A smartphone with the login page for Facebook's app open on the screen.

Consumers have fresh reasons to consider quiting Facebook, with revelations about how the company tried to conceal Russian manipulation of the platform during the 2016 presidential campaign coming after a drumroll of other disturbing news.

This fall, the company announced that 50 million accounts—and maybe more—may have been accessed by hackers. Earlier in the year, Facebook users learned about misuse of the platform by Cambridge Analytica, a Facebook program to share user data with device makers, and criticism of the platform for using "dark patterns" that lead consumers to reveal more personal information than they may have intended.

Even before the latest news broke, users had been losing confidence in the social network. In nationally representative survey of more than 2,000 U.S. adults conducted this spring, 7 in 10 Facebook account holders told Consumer Reports they altered their behavior in some way due to privacy concerns raised by the Cambridge Analytica scandal, taking measures such as posting less and tightening their privacy settings.

However, such measures may not go far enough for many consumers. Here's what you need to know if you want to quit Facebook.

Deactivate Your Facebook Account

If you just want to take a step back, Facebook gives you the option to deactivate your account temporarily. This allows you to reactivate any time you want, simply by logging in to the site.

While you’re inactive, other users can’t see your time line, view your photos, or search for you on Facebook. However, friends may still be able to read messages you sent to them and view your name on their list of friends.

To deactivate, click on the downward-facing arrow in the top-right corner of any Facebook page in your web browser. Scroll down to Settings, then select General in the column on the left of the page. Choose Manage Account, and click on Deactivate.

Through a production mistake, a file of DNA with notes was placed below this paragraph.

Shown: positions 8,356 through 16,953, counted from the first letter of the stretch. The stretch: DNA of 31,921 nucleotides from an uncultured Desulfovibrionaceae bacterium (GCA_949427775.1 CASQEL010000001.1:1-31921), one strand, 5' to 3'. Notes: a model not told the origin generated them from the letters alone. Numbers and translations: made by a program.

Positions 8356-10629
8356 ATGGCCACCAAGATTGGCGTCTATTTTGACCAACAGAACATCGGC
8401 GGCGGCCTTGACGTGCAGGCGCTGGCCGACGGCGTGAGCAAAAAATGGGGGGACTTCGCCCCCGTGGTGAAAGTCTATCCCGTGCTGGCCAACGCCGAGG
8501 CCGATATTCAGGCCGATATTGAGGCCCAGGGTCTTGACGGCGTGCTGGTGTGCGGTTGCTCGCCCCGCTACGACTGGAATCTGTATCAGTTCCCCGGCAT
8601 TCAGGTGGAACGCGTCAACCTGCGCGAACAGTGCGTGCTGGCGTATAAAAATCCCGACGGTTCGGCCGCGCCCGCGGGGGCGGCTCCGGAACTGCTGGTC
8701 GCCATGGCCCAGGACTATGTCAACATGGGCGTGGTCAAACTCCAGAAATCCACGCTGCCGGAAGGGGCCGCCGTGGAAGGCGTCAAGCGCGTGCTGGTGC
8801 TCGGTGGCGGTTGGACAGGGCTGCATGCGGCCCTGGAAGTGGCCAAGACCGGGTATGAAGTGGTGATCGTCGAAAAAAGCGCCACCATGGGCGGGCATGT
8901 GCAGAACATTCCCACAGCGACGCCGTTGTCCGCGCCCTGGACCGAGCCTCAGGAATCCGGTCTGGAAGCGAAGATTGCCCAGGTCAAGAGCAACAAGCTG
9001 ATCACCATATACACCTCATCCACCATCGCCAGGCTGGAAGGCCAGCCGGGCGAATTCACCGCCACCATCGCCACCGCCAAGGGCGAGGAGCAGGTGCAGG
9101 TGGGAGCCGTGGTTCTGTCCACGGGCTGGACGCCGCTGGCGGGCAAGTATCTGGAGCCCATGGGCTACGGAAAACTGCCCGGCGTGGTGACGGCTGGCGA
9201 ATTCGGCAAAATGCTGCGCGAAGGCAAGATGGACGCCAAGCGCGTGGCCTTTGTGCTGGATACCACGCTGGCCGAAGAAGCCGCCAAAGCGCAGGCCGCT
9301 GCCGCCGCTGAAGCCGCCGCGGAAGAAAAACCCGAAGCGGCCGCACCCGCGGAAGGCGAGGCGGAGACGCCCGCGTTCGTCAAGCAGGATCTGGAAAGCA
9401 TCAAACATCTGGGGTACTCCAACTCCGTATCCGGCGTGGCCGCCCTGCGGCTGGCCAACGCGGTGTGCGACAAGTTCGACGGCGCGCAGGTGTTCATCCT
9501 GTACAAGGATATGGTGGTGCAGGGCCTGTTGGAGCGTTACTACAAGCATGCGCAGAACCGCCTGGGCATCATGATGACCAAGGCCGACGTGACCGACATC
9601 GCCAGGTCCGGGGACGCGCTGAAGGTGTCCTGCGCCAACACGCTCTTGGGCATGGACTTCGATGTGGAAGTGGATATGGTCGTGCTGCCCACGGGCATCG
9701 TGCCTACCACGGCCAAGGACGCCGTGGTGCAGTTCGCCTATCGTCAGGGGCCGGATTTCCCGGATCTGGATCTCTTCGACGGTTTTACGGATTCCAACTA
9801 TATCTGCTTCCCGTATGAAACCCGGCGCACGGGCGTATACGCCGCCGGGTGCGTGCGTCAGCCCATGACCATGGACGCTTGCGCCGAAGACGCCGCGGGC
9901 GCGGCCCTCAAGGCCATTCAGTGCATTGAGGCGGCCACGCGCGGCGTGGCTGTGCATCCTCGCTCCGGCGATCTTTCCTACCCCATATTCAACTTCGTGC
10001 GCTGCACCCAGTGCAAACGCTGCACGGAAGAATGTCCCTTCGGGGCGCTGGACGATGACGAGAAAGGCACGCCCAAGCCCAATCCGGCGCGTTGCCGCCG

To confirm that you’d like to go ahead with the deactivation, you’ll have to enter your password.

Delete Your Facebook Account

So you’ve made up your mind to quit Facebook—and you really mean it this time. Beware: Once you cross this line, there’s no going back. Your photos, status updates, and messages will disappear, and your name will vanish from Facebook search. Forever.

More on Facebook

Before you hit “delete,” you may want to save much of that data by downloading your personal information. It includes posts, photos, and videos you’ve shared with others; messages and chat conversations; and the details provided in the About section of your profile. (Click here for a full list of archive data.)

Facebook will generate a copy of your personal archive and send it to you via an email with a link to a .zip file. Just be sure to save that file before you delete your account.

If you use Facebook Login to access third-party apps and sites, you may also want to create new logins and passwords for those services, so you don’t lose access to the accounts. (Not sure which apps and websites are linked to your Facebook account? Check out the Apps section in Settings for a complete list.)

Going forward, you can keep your login credentials and passwords handy across multiple devices with a password manager.

Once you’re finally ready to make your grand exit from Facebook, it’s relatively simple: Go to this page and click “Delete my account.”

The decision won’t take effect immediately; Facebook delays erasing your account for “a few days” to give you time to change your mind. If that happens, you can log back in to your account during that stretch and your deletion request will be canceled.

In the meantime, your data will not be accessible to others on Facebook. It may, however, take up to 90 days from the start of the deletion process for all your information to be deleted from Facebook’s backup systems, according to the company.

And there's no way to be sure you've scrubbed yourself completely from every Facebook platform: Messages you’ve sent to friends will still be visible in their inboxes, for example, and any posts you’ve made in groups will remain unless you delete them before opting to end your ties to Facebook.

Digital Housekeeping

Do you ever feel overwhelmed by the number of log-ins and passwords you have? On the "Consumer 101" TV show, Consumer Reports’ expert Bree Fowler explains to host Jack Rico how to find and eliminate old online accounts.